There is a need for the provision of social insurance coverage in Zimbabwe to be modified in order to accommodate informal sector employees. Extending retirement fund coverage to informal employees would assist to avert old age poverty due to lack of social security or social assistance programmes for these employees.
Based on the lessons from Ghana and Kenya, there should be legislative amendments, which would enable informal sector employees to contribute towards retirement savings.
Despite several amendments, Zimbabwe’s Pension and Provident Funds Act of 1976 is outdated.
This piece of legislation is not flexible enough to take into account the ever changing trends in management of pension funds. The current pension legislation does not adequately reflect the increasing sophistication and ambition of pension funds.
Pension funds are seeking to invest offshore, but the legislation requires that they only make domestic investments.
There is a Provident Funds Bill (the Bill) under consideration and is a proposed law that will repeal the existing Pensions and Provident Funds Act (Chapter 24:09). The Bill seeks to modernise the regulation and supervision of the pensions sector.
An improved legal and regulatory framework can also support broader objectives in the financial sector, including ensuring that the sector grows in a more transformed and inclusive manner.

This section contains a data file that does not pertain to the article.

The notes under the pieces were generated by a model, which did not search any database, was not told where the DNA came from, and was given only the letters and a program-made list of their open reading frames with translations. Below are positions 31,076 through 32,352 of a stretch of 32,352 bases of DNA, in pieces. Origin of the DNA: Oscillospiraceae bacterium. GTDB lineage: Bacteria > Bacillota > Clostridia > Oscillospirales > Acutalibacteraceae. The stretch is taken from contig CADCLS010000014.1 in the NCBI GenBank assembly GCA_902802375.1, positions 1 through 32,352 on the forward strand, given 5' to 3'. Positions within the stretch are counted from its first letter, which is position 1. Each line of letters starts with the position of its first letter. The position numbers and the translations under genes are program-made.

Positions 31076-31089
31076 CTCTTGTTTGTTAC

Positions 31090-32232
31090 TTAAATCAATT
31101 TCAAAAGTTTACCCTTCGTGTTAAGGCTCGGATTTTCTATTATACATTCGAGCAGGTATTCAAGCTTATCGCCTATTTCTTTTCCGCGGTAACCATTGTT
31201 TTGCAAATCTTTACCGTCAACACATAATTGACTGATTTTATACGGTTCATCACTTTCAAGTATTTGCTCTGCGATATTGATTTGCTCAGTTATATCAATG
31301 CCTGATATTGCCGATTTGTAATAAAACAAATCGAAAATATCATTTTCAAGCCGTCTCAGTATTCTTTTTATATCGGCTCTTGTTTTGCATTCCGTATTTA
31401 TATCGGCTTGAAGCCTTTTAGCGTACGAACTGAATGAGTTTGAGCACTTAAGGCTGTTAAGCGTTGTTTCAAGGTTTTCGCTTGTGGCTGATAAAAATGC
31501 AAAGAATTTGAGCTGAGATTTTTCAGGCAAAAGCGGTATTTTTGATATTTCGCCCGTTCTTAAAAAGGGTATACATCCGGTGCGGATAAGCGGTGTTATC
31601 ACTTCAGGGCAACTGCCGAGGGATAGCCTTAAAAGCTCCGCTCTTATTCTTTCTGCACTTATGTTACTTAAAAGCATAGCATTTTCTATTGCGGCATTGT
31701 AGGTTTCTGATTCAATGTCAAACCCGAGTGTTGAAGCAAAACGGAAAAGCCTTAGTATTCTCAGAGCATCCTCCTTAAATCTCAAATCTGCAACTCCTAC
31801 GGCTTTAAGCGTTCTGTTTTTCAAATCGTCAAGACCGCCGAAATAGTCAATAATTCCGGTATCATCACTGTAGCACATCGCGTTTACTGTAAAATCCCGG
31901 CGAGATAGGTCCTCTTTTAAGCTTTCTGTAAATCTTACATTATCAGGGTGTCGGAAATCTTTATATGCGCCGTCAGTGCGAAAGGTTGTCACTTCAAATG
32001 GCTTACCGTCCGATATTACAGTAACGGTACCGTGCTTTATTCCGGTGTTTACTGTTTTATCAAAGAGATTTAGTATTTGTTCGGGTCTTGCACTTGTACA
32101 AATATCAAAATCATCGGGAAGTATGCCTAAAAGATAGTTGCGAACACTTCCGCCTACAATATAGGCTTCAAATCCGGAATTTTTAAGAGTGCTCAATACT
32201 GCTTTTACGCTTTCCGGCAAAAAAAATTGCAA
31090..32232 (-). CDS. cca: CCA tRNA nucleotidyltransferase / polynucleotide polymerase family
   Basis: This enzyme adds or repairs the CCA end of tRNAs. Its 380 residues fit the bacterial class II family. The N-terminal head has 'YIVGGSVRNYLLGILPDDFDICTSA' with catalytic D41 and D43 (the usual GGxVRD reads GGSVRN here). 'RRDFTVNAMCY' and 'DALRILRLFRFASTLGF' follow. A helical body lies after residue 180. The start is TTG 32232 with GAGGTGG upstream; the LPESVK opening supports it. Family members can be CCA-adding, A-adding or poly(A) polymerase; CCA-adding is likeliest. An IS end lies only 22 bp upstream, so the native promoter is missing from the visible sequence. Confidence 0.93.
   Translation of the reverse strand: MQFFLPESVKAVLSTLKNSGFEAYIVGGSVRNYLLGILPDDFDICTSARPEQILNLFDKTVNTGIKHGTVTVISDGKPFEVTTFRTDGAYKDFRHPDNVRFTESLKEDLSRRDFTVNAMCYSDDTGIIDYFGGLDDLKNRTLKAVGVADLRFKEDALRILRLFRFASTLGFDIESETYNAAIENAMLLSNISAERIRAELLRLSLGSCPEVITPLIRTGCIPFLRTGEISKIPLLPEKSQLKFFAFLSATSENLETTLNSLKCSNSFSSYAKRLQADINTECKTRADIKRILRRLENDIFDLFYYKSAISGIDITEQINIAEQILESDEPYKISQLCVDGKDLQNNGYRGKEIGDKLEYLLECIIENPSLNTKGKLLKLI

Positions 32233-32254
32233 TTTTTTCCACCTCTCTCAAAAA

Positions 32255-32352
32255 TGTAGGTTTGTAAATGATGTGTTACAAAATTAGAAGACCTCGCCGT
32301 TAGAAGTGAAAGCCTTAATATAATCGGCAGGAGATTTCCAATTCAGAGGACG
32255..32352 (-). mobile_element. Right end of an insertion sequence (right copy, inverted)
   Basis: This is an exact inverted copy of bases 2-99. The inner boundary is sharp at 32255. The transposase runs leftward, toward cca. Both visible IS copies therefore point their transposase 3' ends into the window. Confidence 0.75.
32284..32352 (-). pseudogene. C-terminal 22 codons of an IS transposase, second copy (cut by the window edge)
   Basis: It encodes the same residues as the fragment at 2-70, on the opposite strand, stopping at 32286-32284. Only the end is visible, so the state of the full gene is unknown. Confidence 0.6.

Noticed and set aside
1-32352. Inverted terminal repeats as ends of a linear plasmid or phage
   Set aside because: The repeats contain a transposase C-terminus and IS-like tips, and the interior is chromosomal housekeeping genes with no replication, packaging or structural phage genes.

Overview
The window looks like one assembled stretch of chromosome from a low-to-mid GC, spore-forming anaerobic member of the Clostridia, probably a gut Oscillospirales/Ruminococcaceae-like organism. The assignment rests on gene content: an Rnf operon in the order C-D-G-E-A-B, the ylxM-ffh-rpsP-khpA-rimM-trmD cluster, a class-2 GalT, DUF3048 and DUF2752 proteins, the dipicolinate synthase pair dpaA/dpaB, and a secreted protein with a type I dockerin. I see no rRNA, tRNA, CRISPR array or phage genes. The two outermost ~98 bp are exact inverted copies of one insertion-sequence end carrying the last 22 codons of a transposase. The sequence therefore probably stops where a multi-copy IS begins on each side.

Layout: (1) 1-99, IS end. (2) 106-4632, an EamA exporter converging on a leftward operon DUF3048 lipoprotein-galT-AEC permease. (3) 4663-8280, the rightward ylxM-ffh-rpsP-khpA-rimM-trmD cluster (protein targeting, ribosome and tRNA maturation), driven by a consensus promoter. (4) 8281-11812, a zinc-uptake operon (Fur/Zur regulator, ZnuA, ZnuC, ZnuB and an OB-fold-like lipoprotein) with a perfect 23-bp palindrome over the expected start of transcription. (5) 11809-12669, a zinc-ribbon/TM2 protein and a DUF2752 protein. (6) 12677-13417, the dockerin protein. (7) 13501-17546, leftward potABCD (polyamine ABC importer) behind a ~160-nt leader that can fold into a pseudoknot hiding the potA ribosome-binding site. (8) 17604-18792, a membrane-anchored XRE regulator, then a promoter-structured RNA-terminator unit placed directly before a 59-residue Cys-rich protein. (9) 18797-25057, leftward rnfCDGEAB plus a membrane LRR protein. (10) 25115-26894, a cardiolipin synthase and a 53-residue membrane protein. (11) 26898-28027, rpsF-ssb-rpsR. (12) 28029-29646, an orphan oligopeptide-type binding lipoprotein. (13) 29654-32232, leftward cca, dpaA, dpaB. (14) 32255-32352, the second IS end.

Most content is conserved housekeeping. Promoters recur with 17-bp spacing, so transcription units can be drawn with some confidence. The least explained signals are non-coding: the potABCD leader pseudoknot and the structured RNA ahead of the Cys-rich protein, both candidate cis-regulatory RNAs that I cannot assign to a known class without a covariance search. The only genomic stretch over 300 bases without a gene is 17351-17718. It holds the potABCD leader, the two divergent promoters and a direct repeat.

It is proposed that the Pension and Provident Fund Act be amended to enable informal sector employees to participate in saving for their retirement on flexible terms and conditions taking into consideration their unique needs. The proposed amendments introduce relatively new terms that have not been defined in the current Pension and Provident Fund Act.
Informal employment, means an employer-employee relationship that is not subject to national labour laws, income taxation, social protection or employment benefits.
These employees include self-employed persons, members of informal producers’ co-operatives, contributing family workers, irrespective of working for an entity that has been classified as formal or informal, and domestic workers among others.
Remunerated employees are classified as belonging to the informal sector, if they are without employment benefits such as paid leave, contribution to social security benefits, no payment for unutilised leave days, no paid sick leave and medical aid benefits.
Milton Nyamadzawo is a former Mwana Africa Football Club team manager and a human resources chief advisor to a leading global book publishing company. He writes in his personal capacity, and can be contacted on [email protected]